La Fortuna Power Plant

Living in Boquete Panama I have been exposed to talk about La Fortuna power plant. I have driven over two dams called La Fortuna, one in route to Almirante the other near Gulaca but I have never seen turbines or spillways or electric lines leading away form those bridges. Being a former Arizonan I am accustomed to the massive infrastructure at Boulder Dam on the Arizona Nevada border. La Fortuna does not appear to have any of that.

This time as I was driving from Almirante I stopped at the dam and visitors center and discovered the difference. The dam does hold a reservoir but unlike hydroelectric plants I have seen before the generators are not in the dam but in an underground tunnel down hill from the dam.

I make no claim to know anything about this technology and whether it is better, worse or for a different environment than some of raging rivers of North America. I did take a few photos of the reservoir and a model of the total infrastructure in the visitors center.

I f any reader can shed light on this design please do.


  1. Lee,
    On the TN river here in TN. the dams are like the ones you are famliar with. The water passes through turbines and churns out below the dam. However in Ga and Alabama I have seen technology similar to what you list above. I dont think they are popular because they can have an effect on the ecosystem of the river below. Water from the lower reaches of the lake can be much colder and depending on the depth of the lake even be lacking in oxygen.
    I dont know if that is a concern in the layout you show because of the distance the water travels through piping and it might even get oygenated by the actual turbines.
    By the way we loved our trip to Boquete and Panama City.Sorry we missed you.

  2. The Fortuna dam on the Caldera (Gualaca) takes the water through a culvert to the left , alongside the road for a way, and then into a large resevoir which cannot be seen from the road. If you look through the trees in places you can just see the top of the resevoir bank. From there it goes through a tunnel, presumably into the turbines and then returns to the river south of Gualaca. The power station is on the left, just out of Gualaca on the road to Chiriqui Grande.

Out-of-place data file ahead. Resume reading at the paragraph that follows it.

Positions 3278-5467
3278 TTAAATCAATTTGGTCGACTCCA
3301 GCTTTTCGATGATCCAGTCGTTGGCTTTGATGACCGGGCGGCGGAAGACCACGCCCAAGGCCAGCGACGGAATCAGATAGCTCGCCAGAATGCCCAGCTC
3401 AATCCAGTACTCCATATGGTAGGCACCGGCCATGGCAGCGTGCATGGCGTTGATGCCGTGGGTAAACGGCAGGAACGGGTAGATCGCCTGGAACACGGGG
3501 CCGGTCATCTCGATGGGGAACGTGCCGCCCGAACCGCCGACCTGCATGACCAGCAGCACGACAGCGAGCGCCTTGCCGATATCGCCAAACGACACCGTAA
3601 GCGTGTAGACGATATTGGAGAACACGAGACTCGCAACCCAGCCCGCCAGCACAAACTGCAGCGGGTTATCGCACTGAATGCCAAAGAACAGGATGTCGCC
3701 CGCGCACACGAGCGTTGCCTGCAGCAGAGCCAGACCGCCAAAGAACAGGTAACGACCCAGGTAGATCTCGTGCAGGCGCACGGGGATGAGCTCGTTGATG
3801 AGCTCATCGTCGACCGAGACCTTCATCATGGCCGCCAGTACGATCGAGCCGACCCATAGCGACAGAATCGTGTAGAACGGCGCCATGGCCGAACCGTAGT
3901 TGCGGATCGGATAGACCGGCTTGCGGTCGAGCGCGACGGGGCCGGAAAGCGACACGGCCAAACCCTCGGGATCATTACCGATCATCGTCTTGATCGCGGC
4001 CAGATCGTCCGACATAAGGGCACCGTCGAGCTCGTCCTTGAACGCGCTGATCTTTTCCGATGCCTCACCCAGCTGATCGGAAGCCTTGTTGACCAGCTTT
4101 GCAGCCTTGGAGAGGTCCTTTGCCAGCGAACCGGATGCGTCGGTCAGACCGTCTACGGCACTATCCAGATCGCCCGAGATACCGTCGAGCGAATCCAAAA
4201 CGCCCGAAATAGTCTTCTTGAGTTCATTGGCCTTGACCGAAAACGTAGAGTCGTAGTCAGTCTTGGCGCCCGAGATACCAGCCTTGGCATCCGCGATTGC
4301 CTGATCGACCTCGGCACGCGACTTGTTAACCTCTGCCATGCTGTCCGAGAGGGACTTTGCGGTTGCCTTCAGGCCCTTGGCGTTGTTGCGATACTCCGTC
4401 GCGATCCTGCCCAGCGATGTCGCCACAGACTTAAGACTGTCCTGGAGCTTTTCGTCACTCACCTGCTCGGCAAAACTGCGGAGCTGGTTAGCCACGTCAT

3. Peter Orgain says:

    The La Fortuna project is pretty benign environmentally. First, you have a 15,000 hectare protected watershed that is an eden as an undisturbed ecosystem. Second, the system is a renewable resource that is displacing enormous amounts of fossil fuels as a fuel supply. Thirdly, the Chiriqui River that starts at the foot of the dam still has flow for aquatic life, albeit smaller than it would be without the dam. Fourthly, it provides full time employment for many local people.

  4. I think it is short sighted to see La Fortuna project as benign environmentally. When a dam is put into a watershed it completely changes the traffic on the river for wildlife up and down stream. The Local people loose a substantial amount of land that is submerged beneth the reservoir. Jobs, Tourism, Food, Habitat are all changed. Dams are renewable resources only if they are sustainable.
    The amount of silt that is flushed through this drainage in the rainy months is huge. That silt plays a huge roll in ecosystems, sending large amounts of nutrient down stream creating habitat and food sources for many organisms. If this silt doesn’t have a way to flush down stream then it will build up behind the dam and slowly reduce the capacity for power, water quality and flood control thus becoming less sustainable. The build up of nutrient behind the dam can lead to mats of algae and a build up in plant life that can cut down on the O2 in the water for fish. This then changes the ecosystem dramatically reducing fish populations resulting in drops in predator populations. As for the river still providing habitat for life below the dam that is misleading. The water coming out of the dam will be colder then it was in the past since water is will be released from the bottom rather then spilling over the top like natural lakes do. This affects fish, reptiles, amphibians, crustations and their food sources down stream who are not used to the temperature change. Also the nutrient that was once in the water has been stopped behind the dam and that affects food availability down stream as far away as in the mangrove swamps along the coast. Some species rely on access to different parts of the river for different life functions. Small tributaries where the volume of water was less become inaccessible once a block is made in the water shed… like a dam.